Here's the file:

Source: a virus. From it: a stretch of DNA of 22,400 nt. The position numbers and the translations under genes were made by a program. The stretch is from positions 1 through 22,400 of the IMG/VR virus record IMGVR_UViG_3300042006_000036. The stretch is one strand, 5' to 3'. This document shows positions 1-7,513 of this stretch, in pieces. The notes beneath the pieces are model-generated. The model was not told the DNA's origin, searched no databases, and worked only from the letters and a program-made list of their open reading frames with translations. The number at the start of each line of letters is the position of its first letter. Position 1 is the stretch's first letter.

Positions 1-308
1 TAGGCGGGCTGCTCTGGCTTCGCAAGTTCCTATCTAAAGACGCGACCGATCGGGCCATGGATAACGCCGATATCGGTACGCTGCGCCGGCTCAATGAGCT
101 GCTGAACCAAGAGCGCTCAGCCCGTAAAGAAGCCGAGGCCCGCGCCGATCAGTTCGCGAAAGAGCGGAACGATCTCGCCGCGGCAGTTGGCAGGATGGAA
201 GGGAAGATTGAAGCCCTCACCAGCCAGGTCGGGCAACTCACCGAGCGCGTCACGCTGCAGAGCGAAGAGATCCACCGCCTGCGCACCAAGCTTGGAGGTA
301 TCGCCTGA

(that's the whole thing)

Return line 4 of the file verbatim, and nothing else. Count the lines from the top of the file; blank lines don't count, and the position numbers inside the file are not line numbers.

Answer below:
101 GCTGAACCAAGAGCGCTCAGCCCGTAAAGAAGCCGAGGCCCGCGCCGATCAGTTCGCGAAAGAGCGGAACGATCTCGCCGCGGCAGTTGGCAGGATGGAA